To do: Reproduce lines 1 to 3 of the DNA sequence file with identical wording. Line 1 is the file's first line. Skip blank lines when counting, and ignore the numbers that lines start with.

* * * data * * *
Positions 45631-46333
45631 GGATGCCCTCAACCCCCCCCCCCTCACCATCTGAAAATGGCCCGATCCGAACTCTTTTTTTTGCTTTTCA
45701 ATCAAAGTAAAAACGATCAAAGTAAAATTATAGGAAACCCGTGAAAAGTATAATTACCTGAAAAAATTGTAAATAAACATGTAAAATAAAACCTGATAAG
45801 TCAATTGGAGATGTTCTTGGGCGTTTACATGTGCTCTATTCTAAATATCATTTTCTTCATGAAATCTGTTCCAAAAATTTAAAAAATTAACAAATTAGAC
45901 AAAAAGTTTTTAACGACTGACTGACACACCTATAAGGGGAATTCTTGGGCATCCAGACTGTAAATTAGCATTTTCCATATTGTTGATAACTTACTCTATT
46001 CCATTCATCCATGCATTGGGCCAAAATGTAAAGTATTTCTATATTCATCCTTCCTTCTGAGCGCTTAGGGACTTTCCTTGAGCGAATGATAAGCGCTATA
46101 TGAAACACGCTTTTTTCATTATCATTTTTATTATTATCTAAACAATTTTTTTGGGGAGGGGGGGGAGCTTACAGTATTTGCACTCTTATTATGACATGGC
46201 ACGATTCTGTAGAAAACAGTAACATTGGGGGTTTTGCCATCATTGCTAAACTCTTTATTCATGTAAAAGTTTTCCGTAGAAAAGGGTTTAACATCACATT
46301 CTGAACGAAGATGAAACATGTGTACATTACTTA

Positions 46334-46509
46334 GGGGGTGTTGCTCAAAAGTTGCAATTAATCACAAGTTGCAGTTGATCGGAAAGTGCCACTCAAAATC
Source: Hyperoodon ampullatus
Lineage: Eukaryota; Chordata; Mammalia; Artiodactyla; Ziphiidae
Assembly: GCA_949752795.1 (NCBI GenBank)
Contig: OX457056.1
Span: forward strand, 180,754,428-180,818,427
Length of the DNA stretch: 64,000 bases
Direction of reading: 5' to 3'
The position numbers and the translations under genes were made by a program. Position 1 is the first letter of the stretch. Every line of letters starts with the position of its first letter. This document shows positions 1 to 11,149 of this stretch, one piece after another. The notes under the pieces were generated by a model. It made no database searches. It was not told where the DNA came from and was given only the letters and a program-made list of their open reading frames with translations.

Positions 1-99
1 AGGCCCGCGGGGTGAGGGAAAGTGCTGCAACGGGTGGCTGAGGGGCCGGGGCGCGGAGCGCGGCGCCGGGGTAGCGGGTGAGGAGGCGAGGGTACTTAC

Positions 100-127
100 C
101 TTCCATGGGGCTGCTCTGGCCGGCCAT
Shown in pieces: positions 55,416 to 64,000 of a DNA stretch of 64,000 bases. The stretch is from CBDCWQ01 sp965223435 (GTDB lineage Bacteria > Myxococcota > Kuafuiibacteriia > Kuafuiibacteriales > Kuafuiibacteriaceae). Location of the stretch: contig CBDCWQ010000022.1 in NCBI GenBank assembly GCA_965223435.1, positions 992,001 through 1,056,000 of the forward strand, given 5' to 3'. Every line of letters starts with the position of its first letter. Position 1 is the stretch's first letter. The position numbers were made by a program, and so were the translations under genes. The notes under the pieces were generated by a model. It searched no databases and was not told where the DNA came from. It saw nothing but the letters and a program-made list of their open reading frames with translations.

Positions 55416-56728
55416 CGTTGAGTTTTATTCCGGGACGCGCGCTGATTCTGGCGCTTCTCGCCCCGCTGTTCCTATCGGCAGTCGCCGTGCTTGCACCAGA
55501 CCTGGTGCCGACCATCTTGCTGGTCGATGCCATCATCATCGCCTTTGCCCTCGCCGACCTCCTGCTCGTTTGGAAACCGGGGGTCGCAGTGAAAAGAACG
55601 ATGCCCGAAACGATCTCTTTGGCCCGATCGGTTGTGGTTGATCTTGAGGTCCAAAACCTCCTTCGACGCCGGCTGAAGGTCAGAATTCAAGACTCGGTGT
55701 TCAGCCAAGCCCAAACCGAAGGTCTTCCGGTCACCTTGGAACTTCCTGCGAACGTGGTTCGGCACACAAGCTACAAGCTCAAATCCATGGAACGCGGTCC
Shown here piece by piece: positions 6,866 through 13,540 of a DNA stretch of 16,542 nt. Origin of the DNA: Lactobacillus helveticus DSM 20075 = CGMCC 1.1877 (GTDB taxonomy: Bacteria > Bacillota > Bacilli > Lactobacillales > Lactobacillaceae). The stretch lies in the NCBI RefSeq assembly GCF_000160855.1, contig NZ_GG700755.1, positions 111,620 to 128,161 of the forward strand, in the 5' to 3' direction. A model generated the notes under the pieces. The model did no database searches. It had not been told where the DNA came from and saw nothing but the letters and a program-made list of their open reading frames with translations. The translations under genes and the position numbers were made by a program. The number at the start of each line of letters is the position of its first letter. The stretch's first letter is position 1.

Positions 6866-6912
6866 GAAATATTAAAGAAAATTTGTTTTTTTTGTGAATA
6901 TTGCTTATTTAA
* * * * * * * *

Positions 45631-46333
45631 GGATGCCCTCAACCCCCCCCCCCTCACCATCTGAAAATGGCCCGATCCGAACTCTTTTTTTTGCTTTTCA
45701 ATCAAAGTAAAAACGATCAAAGTAAAATTATAGGAAACCCGTGAAAAGTATAATTACCTGAAAAAATTGTAAATAAACATGTAAAATAAAACCTGATAAG